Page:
Continuing Education Activity

Ventriculitis is the inflammation of the ependymal lining of the cerebral ventricles, usually secondary to infection (for example meningitis, device-related or a complication of trauma). There is no clear definition for ventriculitis and no accepted diagnostic criteria, which makes the assessment of incidence difficult. Early diagnosis is essential for appropriate treatment; this requires a clinical history, CSF sample, and imaging. Antibiotics are the mainstay of treatment. This activity will review the causes of ventriculitis and the different microbes responsible. It will evaluate the different investigations required for diagnosis and review the treatment options available. It will briefly highlight some of the controversies and gaps in the literature and identifies the role of the interprofessional team in managing this condition. This activity describes the pathophysiology of ventriculitis and highlights the role of the interprofessional team in its management.


  • Identify the etiology of ventriculitis.
  • Describe the clinical presentation of ventriculitis.
  • Explain the treatment and management options available for ventriculitis.
  • Review interprofessional team strategies for improving the diagnosis and management of ventriculitis to improve outcomes.


Ventriculitis is the inflammation of the ependymal lining of the cerebral ventricles, usually secondary to infection. It has other names, such as ependymitis, ventricular empyema, pyocephalus, and pyogenic ventriculitis.[1] It is an indolent but lethal infection and a source of persistent infection following meningitis treatment. Early diagnosis is essential for appropriate treatment. It is of particular concern in patients with external ventricular drains (EVDs) or intraventricular shunts.


Ventriculitis can be secondary to[2][3]:

  1. Meningitis – bacterial and viral
  2. Cerebral abscess with intraventricular rupture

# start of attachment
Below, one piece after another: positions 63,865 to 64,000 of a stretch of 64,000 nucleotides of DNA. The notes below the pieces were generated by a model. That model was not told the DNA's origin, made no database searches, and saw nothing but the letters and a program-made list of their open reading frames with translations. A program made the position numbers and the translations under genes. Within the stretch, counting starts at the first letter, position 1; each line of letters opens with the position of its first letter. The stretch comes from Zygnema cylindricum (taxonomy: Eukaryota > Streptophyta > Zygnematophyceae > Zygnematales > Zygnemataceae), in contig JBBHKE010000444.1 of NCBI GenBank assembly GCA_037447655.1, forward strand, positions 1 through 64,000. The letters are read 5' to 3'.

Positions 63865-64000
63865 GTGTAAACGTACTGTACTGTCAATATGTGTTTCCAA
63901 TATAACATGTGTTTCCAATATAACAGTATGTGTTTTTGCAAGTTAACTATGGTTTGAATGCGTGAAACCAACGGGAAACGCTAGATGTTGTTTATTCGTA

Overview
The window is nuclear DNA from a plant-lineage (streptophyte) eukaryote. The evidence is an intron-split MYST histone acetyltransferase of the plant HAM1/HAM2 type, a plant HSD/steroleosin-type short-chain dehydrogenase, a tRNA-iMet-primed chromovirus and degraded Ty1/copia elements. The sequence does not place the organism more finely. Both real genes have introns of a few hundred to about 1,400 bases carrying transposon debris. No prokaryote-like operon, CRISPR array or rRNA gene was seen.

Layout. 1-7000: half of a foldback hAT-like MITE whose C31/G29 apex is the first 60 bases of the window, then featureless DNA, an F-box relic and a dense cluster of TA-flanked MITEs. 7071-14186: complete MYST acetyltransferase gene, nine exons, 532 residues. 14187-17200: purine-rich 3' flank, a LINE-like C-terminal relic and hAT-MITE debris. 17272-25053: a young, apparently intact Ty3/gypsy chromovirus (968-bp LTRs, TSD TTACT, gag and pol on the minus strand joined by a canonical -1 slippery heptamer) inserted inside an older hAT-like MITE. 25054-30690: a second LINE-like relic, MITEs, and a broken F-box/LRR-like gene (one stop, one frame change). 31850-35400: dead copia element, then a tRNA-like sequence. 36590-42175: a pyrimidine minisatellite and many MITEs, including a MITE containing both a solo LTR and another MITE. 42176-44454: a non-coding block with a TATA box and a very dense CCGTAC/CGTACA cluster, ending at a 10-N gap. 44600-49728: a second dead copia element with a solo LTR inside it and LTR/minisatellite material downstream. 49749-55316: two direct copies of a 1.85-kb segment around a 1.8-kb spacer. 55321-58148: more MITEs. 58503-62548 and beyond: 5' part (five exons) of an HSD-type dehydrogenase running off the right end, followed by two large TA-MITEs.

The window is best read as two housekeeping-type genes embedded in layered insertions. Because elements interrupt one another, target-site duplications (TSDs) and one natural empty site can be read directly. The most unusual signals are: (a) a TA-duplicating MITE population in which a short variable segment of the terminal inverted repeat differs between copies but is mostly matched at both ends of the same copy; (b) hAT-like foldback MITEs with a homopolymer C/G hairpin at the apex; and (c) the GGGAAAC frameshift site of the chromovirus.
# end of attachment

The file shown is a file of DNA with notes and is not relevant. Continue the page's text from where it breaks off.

3. Catheter-related – shunt or EVD related
  4. Trauma
  5. Cerebrospinal fluid (CSF) leak
  6. Complication of neurosurgery
  7. Complications of intrathecal chemotherapy


There is no clear definition for ventricular infection and no accepted diagnostic criteria. It is unclear whether ventriculitis, catheter-related infections, and positive CSF cultures describe the same condition. True infection, contamination, colonization, or suspected ventriculostomy-related infection are hard to distinguish (Table 1).[2][4]  This ambiguity means it is difficult to quantify the incidence.

Ventriculitis secondary to meningitis (commonly known as pyogenic ventriculitis) is more common in infants. Risk factors are related to low host immunity (cancer, HIV, diabetes, alcoholism, etc.) and higher virulence of the causative organism. Often, when meningitis fails to respond to antibiotics, or when it recurs, ventriculitis should be considered.[5] Suggested mechanisms include direct hematogenous spread to the choroid plexus. Chronically, septations within the ventricles can develop, resulting in multiloculated hydrocephalus, which worsens prognosis and is more common with bacterial infections.

Typical organisms include gram-negative species followed by Staphylococcus species.[1] The incidence of gram-negative bacillary meningitis has increased, likely reflecting an increase in nosocomial meningitis, which presents a challenge due to its indolent course and its tendency to recur.[1][6]

The incidence of ventricular catheter-related ventriculitis (or healthcare-associated ventriculitis) ranges from 0 to 45% depending on the insertion technique and management (commonly less than 10%).[4][7][8] CSF shunt infection has ranged from 4 to 41% (usually in the range 4 to 17%), EVD ventriculitis has ranged from 0 to 22%, and lumbar drain meningitis rates are up to 5%.[2] This has been difficult to assess due to the lack of clear definitions, the severity of the underlying illness, skin flora contamination, and the possibility that the indwelling catheter could induce a CSF pleocytosis. Most of the reported studies are single-center, retrospective studies with a small number of patients. A recent multi-center, UK-based study on EVDs found rates vary between 3 to 18% and from 4.8 to 12.7 per 1000 EVD days.[9]

Catheter-related ventriculitis is associated with significant morbidity and mortality, especially with gram-negative organisms (approaching 58% in some studies).[4][7][8] Gram-positive cocci consistent with skin flora present as isolates in 50 to 60% of infections, including coagulase-negative Staphylococcus (most common), Corynebacterium, Bacillus, Micrococcus, or Propionibacterium species.[9][10] The rise in gram-negative organisms (Escherichia coli, Klebsiella, Enterobacter, Pseudomonas aeruginosa and Acinetobacter baumannii) and drug-resistant organisms has been attributed to the use of antibiotic prophylaxis targeting gram-positive bacteria and prolonged hospitalization.[10]